Labor of Love {Grace’s baby quilt}

Do you ever have one of those projects where you’ve got so many thoughts and feelings and things to share that it’s just a flurry in your head and none of it comes out cleanly? This is one of those.


After working on this for just shy of 3 years, I’ve finished Grace’s baby quilt. It’s a simple double Irish chain pattern in bright bold colors. I picked the pattern fall 2010. I machine pieced it in less than a week in early spring 2011. Then I spent the next several years hand quilting it with hearts, butterflies, and bold straight lines, then finishing just last night with finishing the blue binding (also hand sewn).


Part of why I have so many feelings about this quilt is that I wasn’t sure I’d ever get to make a baby quilt. And I’m not sure I’ll ever get to make one again. We’ve struggled for years with “sub-fertility” and multiple miscarriages, both before and after Grace. As soon as we knew her pregnancy was healthy, I decided on the pattern – I love the look of the double Irish chain quilt more than any other I’ve come across. There was never a back up. I love the way the bold diagonal lines set off the “feature” blocks, each of which is quilted with a pair of loopy butterflies.

close up

When we found out she was a girl in January 2013, our next stop after the sonogram was the fabric store. I found the bright butterflies and swirly pink hearts in just a couple minutes – here’s another point that there was never a back-up. Well, Shaune saw a monkey print first, but as soon as we saw this one there was no other option. I wanted bright and cheerful; full of hope and joy. Something that still makes me happy every time I look at it. The scraps have all been used up – the very last of the butterfly print is in this fall’s signature look for Project Run And Play.


This was my first ever hand quilting experience and it’ll probably be my last – quilting doesn’t come naturally to me. I improved dramatically over the years though. Some of the first stitches actually had to be removed and redone. I wouldn’t recommend balancing a quilting hoop on a 6mo + belly! It doesn’t lead to very even stitches.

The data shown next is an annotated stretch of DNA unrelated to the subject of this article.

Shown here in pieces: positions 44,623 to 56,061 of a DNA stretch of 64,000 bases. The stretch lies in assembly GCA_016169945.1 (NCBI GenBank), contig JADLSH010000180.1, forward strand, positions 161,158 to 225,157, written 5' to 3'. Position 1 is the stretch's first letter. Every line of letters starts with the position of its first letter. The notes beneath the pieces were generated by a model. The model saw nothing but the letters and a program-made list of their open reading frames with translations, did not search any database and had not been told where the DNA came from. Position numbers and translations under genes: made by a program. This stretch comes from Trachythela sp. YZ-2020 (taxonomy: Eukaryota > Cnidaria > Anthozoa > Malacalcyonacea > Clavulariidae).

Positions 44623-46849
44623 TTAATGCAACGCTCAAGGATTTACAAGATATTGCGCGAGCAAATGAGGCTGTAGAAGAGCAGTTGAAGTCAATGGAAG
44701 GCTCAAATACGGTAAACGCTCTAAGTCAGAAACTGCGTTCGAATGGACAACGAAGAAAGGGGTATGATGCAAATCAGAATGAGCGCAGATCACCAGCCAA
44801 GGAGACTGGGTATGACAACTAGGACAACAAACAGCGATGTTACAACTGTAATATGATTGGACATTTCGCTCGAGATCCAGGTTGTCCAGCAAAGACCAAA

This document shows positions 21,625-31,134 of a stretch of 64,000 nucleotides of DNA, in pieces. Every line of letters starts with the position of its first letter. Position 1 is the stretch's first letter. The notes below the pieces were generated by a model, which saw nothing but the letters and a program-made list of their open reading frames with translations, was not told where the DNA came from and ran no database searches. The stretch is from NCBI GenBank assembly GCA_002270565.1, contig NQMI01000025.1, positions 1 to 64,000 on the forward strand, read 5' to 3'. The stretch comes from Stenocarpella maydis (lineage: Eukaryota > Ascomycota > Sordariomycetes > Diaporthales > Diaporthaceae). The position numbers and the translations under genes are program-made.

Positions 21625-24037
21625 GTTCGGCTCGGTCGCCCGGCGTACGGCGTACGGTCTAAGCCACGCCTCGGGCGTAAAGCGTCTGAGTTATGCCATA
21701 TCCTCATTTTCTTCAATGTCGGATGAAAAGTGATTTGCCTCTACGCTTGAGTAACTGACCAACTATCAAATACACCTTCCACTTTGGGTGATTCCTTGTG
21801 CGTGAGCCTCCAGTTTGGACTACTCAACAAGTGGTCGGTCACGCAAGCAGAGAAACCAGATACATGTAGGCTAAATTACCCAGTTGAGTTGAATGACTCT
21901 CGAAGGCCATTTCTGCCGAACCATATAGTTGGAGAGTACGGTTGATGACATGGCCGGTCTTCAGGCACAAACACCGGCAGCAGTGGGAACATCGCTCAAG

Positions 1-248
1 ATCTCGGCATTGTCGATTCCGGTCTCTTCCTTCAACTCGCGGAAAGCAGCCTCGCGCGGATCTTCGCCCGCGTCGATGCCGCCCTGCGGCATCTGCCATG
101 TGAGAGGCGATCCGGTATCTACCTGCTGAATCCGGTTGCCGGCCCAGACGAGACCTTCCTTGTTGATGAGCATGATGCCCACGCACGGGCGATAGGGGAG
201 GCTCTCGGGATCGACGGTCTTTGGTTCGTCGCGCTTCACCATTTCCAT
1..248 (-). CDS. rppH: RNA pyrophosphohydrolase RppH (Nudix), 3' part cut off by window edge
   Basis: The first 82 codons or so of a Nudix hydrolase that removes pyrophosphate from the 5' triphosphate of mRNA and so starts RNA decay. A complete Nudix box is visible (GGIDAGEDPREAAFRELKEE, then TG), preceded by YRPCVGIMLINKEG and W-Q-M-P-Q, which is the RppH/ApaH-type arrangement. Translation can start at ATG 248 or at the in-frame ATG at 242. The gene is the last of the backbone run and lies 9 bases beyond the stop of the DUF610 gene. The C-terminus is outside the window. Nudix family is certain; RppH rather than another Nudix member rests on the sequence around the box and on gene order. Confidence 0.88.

And now my tiny baby isn’t so tiny any more. I’m glad I made the quilt bigger than a crib size. It isn’t all the way to a twin size, but it is close. It’s just right for an extra layer on her bed, a tea party, a snuggle with Mommy, a tent, and for wrapping up Pink Tutu her no-more-pacis bear. Exactly the right size, like Grace herself! (I’m kind of loving age 2, even if it is exhausting!)


So there it is. Three years of work and more emotions than can translate well into words. Which is why it’s perfect this is a quilt – nothing says “I love you” more than wrapping up in a quilt, in my lap, in my arms, at just the right height for hugs and snuggles and kisses. Even for just this one moment before the next crazy game begins.


7 thoughts on “Labor of Love {Grace’s baby quilt}

  1. I came to your blog from the o+s Flickr site, because I love your Family Reunion dress, but now I see you’ve hand quilted! I have hand-quilted TWO quilts now (I’ve also machine quilted a couple) and it’s surprisingly addictive – I want to do more! I admit, I never rip anything out. I don’t care how ugly it is. My first quilt is like a visual history of the improvement of my stitching skills, and I like it that way. If you look at a lot of vintage quilts … some will intimidate you, but many others are a comfort. I have a whole Pinterest board of really “charming” vintage quilts. Totally helps my ego.

    • Thank you, I appreciate that! I’m glad I’m not the only one to not rip things; I like the idea of fitting into the history of quilts. Quilts have always been a balance between beautiful and practical and it’s fascinating. I’ll have to find you on pinterest!

      • You’re welcome. 🙂

        Oh, and my baby quilt for my first born wasn’t finished until he was about three (? can’t quite remember). I haven’t finished piecing my second’s quilt – she’s 18 months …

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